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Independence supporters want to define being Welsh as something that represents progressive values ​​and openness, as opposed to English nationalism, which they see as a reactionary view. Wales has been systematically deprived and exploited by England since the military conquest 800 years ago, which is the only reason it is considered the poor home of the United Kingdom – this is the narrative of the Welsh nationalists.

The symbol of this is the history of Tryweryn Valley. In 1965, it was flooded with a Welsh village. The reservoir was planned to supply the English city of Liverpool with water. And although all 35 Welsh MPs in the UK Parliament voted against it, they were overruled by English MPs. All over Wales you can see the red and white graffiti “Cofiwch Dryweryn” – Welsh for “Remember Tryweryn”. They appeared everywhere a few years ago and represent the strong national feeling of the Welsh people.

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David Ewan also painted drawings on the outside wall of his recording studio. Everyone in Wales knows him. He is a national hero, the Welsh poet of independence. Fifty years ago, the singer painted over British road signs and painted Welsh place names on them. Because he refused to pay the fines, he was imprisoned for several weeks. Ewan grew up near the Trewen Valley.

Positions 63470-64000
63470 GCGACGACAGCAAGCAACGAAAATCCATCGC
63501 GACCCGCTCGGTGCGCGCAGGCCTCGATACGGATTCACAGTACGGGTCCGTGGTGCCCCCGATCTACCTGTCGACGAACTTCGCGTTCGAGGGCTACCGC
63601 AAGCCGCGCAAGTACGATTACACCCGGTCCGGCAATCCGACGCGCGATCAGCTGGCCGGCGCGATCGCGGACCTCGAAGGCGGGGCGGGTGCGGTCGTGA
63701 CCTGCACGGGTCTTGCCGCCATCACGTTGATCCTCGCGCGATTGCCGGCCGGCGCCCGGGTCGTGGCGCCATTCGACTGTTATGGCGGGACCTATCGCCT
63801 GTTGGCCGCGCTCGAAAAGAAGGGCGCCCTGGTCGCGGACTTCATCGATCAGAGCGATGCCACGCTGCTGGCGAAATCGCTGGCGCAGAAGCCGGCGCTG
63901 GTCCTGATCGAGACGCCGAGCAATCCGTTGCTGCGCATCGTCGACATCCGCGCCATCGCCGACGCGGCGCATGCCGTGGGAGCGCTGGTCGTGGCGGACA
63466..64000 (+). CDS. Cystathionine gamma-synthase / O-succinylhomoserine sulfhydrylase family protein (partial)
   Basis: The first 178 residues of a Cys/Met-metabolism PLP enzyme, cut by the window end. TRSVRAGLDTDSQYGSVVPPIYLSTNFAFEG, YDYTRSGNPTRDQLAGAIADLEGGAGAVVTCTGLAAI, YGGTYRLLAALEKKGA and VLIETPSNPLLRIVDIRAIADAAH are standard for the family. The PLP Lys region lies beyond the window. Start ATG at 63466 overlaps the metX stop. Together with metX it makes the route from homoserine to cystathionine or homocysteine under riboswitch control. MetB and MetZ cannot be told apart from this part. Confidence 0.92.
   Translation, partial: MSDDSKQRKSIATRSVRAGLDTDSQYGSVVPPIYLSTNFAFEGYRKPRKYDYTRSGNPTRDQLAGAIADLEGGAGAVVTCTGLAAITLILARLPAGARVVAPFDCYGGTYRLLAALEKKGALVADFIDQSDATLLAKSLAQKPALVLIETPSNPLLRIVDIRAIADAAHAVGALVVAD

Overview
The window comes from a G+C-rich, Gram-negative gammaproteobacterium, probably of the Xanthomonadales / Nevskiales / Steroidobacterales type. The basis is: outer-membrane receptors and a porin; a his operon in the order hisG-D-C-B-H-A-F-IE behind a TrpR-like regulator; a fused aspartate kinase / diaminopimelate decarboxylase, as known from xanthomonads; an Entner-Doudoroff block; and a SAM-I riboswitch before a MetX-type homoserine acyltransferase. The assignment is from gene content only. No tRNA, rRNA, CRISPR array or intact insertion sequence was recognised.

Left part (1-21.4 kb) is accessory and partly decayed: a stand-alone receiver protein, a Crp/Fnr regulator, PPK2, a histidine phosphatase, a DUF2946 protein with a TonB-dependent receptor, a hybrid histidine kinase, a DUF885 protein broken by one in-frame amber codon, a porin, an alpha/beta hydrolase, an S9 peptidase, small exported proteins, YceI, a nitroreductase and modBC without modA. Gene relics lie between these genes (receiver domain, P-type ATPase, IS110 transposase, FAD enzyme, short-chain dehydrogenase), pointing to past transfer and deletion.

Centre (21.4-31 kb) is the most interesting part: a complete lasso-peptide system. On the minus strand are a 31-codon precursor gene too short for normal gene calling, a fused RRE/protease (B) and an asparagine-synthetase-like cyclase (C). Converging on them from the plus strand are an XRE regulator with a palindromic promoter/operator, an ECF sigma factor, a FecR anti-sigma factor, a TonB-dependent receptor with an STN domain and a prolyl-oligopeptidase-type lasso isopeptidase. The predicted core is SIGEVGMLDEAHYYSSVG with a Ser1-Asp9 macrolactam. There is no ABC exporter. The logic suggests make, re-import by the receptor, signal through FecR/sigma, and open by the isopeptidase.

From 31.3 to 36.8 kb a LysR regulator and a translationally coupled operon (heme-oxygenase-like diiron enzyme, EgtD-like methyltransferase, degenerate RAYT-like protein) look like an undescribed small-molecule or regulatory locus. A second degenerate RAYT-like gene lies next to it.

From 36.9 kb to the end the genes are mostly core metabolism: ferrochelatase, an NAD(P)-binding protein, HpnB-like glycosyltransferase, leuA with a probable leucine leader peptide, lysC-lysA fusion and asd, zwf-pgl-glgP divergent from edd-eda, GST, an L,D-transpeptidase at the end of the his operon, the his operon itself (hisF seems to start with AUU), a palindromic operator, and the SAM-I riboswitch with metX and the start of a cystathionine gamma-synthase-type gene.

Welsh singer David Ewan (77) in front of the recording studio of his record label Sain.

Welsh singer David Ewan (77) in front of the recording studio of his record label Sain.

Source: Julia Smirnova

He remembers how his father went to Liverpool in the 1960s to participate in the flood protests. “Over time, the importance of this event has grown, and it is now greater than ever,” he says today. He was always politically active and was the head of the Plaid Cymru party for seven years.

But he is best known for his songs in the Welsh language – for example satire on Charles, Prince of Wales, or “Yma O Hyd” (I’m Still Here), a song that sounds like the anthem of the Welsh Resistance. At that time I sang about freedom and independence. The Welsh word for ‘independence’ is too long and doesn’t fit the lines of the songs,” he laughs. Evan knows that a lot of people in Wales are more likely to be influenced by the idea of ​​independence for practical reasons. Independence won’t happen overnight. He is convinced ‘but that’s the trend in which the flight is going.